Myth: Were talking about the same regular classrooms you and I grew up with. If those classrooms were not good before, why are we returning there? Inclusive classrooms are not and cannot be the same rigidly structured, everyone-on-the- same-page, frontal teaching, individually staffed classrooms we remember.
Myth: The curriculum of the general education classroom will get watered down and distorted. Curriculum must be structured as multi-level, participatory and flexible. Not watered down or dumb down
Myth: Special services must take place in special places. Inclusion does not mean abandoning the special help and support that students with disabilities truly need. (occupational therapy, speech therapy, physical therapy, etc.) Services are provided within more normalized settings, without the isolation and stigma often associated with special education services.
Myth: Without special education classes, children with disabilities will not learn functional life skills – the things they really need to know. Creative teachers (with adequate support) can find numerous ways to incorporate functional life skills into more typically academic settings.
Myth: The only way to keep special children safe is to keep them away form other children. If you include them you are setting them up to be victims; you are setting them up for failure. They can only feel good about themselves if theyre with their own kind. We cannot keep students with disabilities safe by sheltering them. They have to live in the real world. When students grow up together, sharing school experiences and activities, they learn to see beyond superficial differences (race, religion, economic status, skills and ability, physical, emotional, and learning differences) and to connect as human beings.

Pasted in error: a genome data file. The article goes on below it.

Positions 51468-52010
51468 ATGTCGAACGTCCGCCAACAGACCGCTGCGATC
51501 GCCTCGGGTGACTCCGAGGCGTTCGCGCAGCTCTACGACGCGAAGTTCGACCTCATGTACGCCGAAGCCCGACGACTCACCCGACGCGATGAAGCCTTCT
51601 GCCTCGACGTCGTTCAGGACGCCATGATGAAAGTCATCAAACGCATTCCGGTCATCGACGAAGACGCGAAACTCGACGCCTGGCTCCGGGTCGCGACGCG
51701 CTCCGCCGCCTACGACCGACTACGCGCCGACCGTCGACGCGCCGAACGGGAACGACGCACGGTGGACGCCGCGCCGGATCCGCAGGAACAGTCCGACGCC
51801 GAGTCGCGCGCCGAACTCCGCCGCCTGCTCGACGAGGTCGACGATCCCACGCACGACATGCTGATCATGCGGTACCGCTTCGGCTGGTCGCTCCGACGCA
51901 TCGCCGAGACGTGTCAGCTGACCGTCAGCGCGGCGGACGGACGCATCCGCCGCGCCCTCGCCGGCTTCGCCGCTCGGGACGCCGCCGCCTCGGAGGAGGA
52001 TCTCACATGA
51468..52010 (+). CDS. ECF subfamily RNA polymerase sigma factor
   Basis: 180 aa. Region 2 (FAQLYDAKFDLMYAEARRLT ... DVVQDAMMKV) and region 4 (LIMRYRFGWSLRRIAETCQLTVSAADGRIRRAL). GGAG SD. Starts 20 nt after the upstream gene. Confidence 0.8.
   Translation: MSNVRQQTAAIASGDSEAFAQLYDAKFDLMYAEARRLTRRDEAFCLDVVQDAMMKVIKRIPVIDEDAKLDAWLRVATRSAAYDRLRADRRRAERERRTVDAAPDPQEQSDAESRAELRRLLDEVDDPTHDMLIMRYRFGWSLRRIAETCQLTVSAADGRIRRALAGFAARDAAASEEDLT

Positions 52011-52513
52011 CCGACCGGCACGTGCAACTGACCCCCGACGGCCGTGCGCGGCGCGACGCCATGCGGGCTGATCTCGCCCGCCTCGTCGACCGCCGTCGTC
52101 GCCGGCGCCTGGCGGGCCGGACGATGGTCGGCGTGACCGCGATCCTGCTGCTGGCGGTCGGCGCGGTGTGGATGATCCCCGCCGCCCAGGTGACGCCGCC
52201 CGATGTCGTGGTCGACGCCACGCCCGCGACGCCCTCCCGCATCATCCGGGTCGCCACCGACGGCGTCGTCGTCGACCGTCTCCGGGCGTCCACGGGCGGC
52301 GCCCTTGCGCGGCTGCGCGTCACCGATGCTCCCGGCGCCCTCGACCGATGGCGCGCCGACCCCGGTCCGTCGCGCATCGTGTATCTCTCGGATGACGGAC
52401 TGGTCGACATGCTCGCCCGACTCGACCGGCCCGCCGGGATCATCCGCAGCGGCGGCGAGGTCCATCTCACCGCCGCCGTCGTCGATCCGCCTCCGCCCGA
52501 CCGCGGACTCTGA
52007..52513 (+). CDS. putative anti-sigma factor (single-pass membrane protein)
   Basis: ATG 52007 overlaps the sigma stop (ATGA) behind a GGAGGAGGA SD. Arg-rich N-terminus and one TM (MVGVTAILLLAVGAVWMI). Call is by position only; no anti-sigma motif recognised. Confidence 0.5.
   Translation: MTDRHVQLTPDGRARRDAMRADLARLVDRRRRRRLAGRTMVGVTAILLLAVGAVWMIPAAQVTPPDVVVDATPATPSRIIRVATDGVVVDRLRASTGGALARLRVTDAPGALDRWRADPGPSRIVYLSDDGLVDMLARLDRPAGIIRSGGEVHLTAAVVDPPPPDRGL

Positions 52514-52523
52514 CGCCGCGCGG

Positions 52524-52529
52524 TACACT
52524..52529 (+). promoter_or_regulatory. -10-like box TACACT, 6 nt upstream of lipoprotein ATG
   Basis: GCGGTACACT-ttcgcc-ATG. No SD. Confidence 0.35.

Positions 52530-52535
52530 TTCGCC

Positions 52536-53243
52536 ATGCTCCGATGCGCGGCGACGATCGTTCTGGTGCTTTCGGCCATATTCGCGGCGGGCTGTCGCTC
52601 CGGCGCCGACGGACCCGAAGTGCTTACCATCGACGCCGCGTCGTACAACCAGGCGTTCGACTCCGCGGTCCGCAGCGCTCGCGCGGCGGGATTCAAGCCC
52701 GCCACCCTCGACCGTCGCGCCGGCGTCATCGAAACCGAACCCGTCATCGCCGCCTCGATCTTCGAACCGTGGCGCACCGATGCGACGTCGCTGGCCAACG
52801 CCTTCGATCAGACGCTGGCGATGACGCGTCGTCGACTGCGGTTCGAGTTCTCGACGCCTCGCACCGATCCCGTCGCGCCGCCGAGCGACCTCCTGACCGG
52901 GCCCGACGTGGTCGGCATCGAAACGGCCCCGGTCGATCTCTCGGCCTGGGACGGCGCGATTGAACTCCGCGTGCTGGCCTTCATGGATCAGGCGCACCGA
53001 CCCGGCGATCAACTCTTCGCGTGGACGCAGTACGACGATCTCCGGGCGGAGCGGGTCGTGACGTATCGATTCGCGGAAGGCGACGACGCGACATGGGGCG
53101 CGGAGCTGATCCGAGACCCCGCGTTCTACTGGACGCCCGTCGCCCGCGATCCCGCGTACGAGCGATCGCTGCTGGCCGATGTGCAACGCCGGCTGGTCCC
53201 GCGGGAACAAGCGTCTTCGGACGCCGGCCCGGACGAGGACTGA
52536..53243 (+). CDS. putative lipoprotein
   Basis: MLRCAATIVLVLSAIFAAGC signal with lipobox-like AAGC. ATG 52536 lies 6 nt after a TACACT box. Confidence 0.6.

Myth: Inclusion values social goals above educational goals. All learning is social and occurs in a social environment.
Myth: Inclusion is a favor we are doing for children with disabilities at the cost of other childrens education. There is no evidence that the education of other students suffers in any way from the inclusion process.
Myth: It takes years of planning and preparation before you can start to do inclusion. No teacher, school, and district ever feel truly ready to begin inclusion, and what is most necessary is ongoing support and commitment. Although some aspects of the inclusion process become easier, they still require time and planning because every child and every situation is different.
Myth: If we just ignore inclusion long enough and hard enough, it will go away. Parents and teachers are not likely to want to go back to segregated programming.
Conclusion What is at stake is our commitment as a democracy to educate all children to the best of their abilities and to teach them all to be responsible, caring citizens, cognizant of their interrelationships and their mutual needs.
Well have to change the way we teach… Dont we believe that the curriculum already needs changing, is changing, and will be improved for all children by being reconceptualized more broadly and divergently?
Well have to pay close attention to the social dynamics… Wouldnt improvements in classroom climate have a salutary effect on all students?
Well have to support teachers in their efforts at change… Dont all teachers rise to higher expectations when they are treated as professionals who need thinking and planning time? To do inclusion well will require changes in curriculum, pedagogy, staff development, school climate, and structures. There is considerable evidence that the kinds of changes necessitated by inclusion are consistent with and often can be a catalyst for broader, far- reaching school restructuring and reform efforts.